Zimbabwe Summit Tests SADC Integrity
April 11, 2008
The stakes are high as the South African Development Community convenes a weekend summit to try to resolve Zimbabwe’s electoral stalemate, which is fueling an increase in violence in the country.
"The very integrity and utility of the SADC is at stake at this summit," said Freedom House Deputy Director of Programs Daniel Calingaert. "The SADC’s record of living up to its own stated democratic principles is unimpressive and this is an opportunity to change that."
Freedom House calls on the SADC to use its regional influence to convince the Zimbabwe Election Commission to release results immediately from the March 29 presidential election. The commission has held the results for an unprecedented two weeks, despite releasing official vote counts for all other contested races.
Tallies from independent monitors show opposition candidate Morgan Tsvangirai winning more votes that long-time President Robert Mugabe. Without an official tally, it is unknown whether the presidential seat has been decided or the candidates are headed for a runoff.
Calingaert said the unusual delay, reports of post-election violence against opposition supporters and increasingly strident rhetoric from the government raises grave concerns that Mugabe, who has ruled Zimbabwe almost three decades, is ready to use force and any other means at his disposal to stay in power, regardless of the election results. Zimbabwe’s election commission should respect the right of its people to know the outcome of the presidential race.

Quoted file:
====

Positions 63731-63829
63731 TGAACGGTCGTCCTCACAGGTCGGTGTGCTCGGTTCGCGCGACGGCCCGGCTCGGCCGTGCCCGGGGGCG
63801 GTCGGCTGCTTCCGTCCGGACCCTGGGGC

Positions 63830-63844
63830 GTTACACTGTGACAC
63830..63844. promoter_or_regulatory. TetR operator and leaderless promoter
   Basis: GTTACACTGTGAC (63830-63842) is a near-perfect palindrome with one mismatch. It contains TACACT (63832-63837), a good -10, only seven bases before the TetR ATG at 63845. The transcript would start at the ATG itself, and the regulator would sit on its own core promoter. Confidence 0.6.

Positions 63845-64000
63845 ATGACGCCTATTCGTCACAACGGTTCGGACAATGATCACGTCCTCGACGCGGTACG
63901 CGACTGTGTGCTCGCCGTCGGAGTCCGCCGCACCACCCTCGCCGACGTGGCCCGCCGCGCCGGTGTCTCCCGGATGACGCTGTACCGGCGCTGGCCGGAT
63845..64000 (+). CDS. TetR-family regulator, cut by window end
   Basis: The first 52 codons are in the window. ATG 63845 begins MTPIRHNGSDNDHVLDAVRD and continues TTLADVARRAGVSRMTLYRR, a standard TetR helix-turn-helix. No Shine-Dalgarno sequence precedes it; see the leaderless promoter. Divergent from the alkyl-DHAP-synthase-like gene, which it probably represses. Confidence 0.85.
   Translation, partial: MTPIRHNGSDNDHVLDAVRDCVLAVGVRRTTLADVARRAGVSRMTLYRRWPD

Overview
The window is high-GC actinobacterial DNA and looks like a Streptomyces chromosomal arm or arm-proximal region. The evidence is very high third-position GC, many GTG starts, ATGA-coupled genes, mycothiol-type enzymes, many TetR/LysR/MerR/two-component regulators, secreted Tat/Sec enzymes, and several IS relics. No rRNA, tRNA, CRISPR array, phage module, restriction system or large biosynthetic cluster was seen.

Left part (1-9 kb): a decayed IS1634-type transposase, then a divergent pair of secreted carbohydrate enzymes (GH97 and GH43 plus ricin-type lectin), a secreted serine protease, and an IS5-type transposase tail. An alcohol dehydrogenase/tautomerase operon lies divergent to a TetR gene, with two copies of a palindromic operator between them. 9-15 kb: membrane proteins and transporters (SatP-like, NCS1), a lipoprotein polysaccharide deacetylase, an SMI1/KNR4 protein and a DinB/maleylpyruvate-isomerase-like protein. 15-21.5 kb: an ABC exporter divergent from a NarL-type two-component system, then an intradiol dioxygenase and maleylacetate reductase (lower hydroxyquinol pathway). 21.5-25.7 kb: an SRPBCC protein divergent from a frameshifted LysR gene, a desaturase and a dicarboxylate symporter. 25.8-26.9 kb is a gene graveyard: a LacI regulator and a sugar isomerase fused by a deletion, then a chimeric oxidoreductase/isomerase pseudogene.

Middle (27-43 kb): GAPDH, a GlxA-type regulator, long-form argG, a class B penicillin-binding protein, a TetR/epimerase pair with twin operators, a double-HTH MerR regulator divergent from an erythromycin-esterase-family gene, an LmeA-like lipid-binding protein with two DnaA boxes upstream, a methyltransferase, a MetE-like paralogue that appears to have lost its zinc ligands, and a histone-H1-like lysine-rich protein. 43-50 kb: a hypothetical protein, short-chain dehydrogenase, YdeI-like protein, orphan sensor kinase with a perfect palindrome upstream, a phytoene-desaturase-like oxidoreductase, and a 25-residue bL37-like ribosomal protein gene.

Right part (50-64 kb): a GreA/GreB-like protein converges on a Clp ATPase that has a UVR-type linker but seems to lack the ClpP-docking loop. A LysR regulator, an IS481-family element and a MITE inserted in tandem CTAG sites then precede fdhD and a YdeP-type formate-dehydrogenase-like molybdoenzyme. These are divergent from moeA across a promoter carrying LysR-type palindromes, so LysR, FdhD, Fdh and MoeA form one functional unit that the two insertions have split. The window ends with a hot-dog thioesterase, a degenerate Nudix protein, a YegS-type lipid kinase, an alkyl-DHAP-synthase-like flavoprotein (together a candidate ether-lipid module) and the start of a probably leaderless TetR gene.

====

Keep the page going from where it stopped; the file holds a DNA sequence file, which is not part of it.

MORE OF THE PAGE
"The time for so-called 'quiet diplomacy' is over," said Calingaert. "Zimbabwe’s ruling party is orchestrating attacks against anyone who dares to question the brutal reign of President Mugabe. This is just more example of the Zimbabwean’s government flagrant disregard for the will and well-being of its people."
SADC election monitors noted some concerns with Zimbabwe’s election process, but said the process largely was a "peaceful and credible expression of the will of the people in Zimbabwe." That prompted individual members of the SADC delegation to issue their own statement denouncing "clear violations of the majority of SADC guidelines for democratic elections."
Freedom House supports Zimbabwe's human rights and democracy advocates in efforts to monitor and report ongoing violations of political rights and civil liberties. In addition, the organization worked with Zimbabwean civil society groups on a "Get Out the Vote" campaign and in pressing the government to adhere to international standards for free and fair elections.
Zimbabwe is ranked Not Free in the 2008 edition of Freedom in the World, Freedom House's survey of political rights and civil liberties, and in the 2007 version of Freedom of the Press.
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Freedom House, an independent nongovernmental organization that supports the expansion of freedom in the world, has been monitoring political rights and civil liberties in Zimbabwe since 1980.
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